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Otterman speaks...

Cycling, macintosh, natural history and life in Singapore - Archives

List of Categories : travel * museum * cycling * Singapore Naturalist * science * kakis * mangroves * movies * mac and the internet * meow * NUS * life in Singapore * lit * world *

Wed 10 May 2006

The Last Communist

Category : movies

I caught The Last Communist by Amir Muhammud at the Singapore Film Festival and enjoyed it very much.

It is now showing at The Cathay at these dates and showtimes:

  • Thu 11 May - 5:20pm
  • Fri 12 May - 11:35am 5:20pm
  • Sat 13 May - 11:35am 5:20pm
  • Sun 14 May - 11:35am 5:20pm
  • Mon 15 May - 5:20pm
  • Tue 16 May - 5:20pm
  • Wed 17 May - 5:20pm

Get your tickets at: tickets.cathay.com.sg

It's "loosely based on Chin Peng's life", and traces it through the many poorly known places he grew up in. These are obscure places that I happened to have visited on the trail of zoology in tthe early 90's so I enjoyed revisiting these places very much. The film-maker is a city boy from KL, and this road trip is a journey of discovery that reveals a charming aspect of Malaysia and a very different pace of life, particularly evident in the interview with a plantation worker.

As he travels and weave a story, the footage is subtitled with notes of significant events in Chin Peng's life. Some scenes mirror the text in some way, but mostly the film features towns that time forgot, and inteviews with the ordinary people they met along the way that history forgets. The Petai Boys, plantation workers and the Hokkien-speaking, mahjong-playing Indian Muslim; I loved the lot.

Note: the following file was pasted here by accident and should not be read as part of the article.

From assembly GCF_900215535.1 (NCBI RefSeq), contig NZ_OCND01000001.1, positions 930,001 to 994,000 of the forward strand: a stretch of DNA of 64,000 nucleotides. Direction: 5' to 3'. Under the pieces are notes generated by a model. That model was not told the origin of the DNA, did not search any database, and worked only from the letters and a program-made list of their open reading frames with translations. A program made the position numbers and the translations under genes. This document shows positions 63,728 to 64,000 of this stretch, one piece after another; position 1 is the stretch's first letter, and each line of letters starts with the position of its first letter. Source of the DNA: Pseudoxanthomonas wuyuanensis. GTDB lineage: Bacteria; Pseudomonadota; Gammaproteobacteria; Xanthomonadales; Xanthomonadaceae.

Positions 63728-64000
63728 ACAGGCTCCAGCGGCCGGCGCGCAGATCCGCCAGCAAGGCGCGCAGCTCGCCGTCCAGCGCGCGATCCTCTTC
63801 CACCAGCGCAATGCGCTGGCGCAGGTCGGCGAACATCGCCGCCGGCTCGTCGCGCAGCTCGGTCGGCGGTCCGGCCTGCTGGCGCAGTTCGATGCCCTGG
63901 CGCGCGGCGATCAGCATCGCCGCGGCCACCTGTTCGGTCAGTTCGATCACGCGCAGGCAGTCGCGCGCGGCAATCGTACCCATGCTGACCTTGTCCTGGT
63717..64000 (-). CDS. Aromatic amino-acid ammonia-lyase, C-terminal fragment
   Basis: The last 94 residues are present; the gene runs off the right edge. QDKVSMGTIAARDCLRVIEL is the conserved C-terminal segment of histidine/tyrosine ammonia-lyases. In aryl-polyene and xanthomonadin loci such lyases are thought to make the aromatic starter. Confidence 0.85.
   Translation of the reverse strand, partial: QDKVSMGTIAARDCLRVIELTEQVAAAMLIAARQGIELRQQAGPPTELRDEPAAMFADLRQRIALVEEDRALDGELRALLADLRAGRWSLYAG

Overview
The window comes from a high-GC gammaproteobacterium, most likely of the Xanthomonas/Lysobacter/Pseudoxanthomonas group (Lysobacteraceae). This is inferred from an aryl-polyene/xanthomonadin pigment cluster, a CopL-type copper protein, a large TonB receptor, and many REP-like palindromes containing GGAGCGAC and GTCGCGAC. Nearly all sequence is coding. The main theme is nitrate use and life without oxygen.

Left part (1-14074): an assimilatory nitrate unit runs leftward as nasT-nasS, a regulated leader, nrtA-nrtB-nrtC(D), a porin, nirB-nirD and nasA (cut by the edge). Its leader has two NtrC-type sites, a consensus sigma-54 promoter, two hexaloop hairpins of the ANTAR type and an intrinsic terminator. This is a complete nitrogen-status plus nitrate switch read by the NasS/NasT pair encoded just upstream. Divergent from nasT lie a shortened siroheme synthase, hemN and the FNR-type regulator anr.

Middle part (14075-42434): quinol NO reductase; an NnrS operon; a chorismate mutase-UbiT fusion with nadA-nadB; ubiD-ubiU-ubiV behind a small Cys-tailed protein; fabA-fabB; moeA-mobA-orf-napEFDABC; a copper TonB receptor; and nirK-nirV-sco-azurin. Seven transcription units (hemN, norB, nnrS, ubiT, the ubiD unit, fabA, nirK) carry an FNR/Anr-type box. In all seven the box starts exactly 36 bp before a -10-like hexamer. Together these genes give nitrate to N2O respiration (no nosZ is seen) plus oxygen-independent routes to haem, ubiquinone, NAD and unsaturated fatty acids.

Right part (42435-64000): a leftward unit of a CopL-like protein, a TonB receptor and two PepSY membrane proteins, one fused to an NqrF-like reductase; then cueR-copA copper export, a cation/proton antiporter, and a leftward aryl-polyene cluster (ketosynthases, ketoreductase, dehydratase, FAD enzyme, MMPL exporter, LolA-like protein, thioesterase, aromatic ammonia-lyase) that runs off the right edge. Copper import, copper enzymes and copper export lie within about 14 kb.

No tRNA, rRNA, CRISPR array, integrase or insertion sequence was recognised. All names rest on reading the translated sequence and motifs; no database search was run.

In the last 15 minutes of his 90 minute documentary, he features one of the peace villages in the south of Thailand, close to the Malaysian border. Finally it seems, we see some real-life communists although we are resigned to the fact that we will never see Chin Peng. But the communists we see are leading a restful life off retirement. Their longing for their Malaysian homeland, however, is barely concealed and they talk of travel applications that were returned, unread. The communist seem to be somewhat sympathetic figures, but Amir is not ignorant about the details of history. WhIle he confessed that the idea appears to be a beautiful one, our human fraility will ultimately deprive us the utopia it promises.

The film earned a ban in Malaysia, despite being initially passed without cuts and comments that it might actually be a bit boring. The ban, apparently at the behest of Berita Harian, is being screened once again in the famously politically stifled Singapore. Amir discusses the possible reasons in "Why is Lelaki Komunis Terakhir banned in Malaysia?" By Amir Muhammad. Lelaki Komunis Terakhir (The Last Communist), 09 May 2006.

Its such a pity because Amir Muhammad discovers a Malaysia that few city folk, Malaysian or Singaporean alike will see.

Join him for a peek!

Thanks to Anand Sundarambalan for forwarding me the sfs-forum message.

Posted at 3:36PM UTC by N. Sivasothi | permalink | , .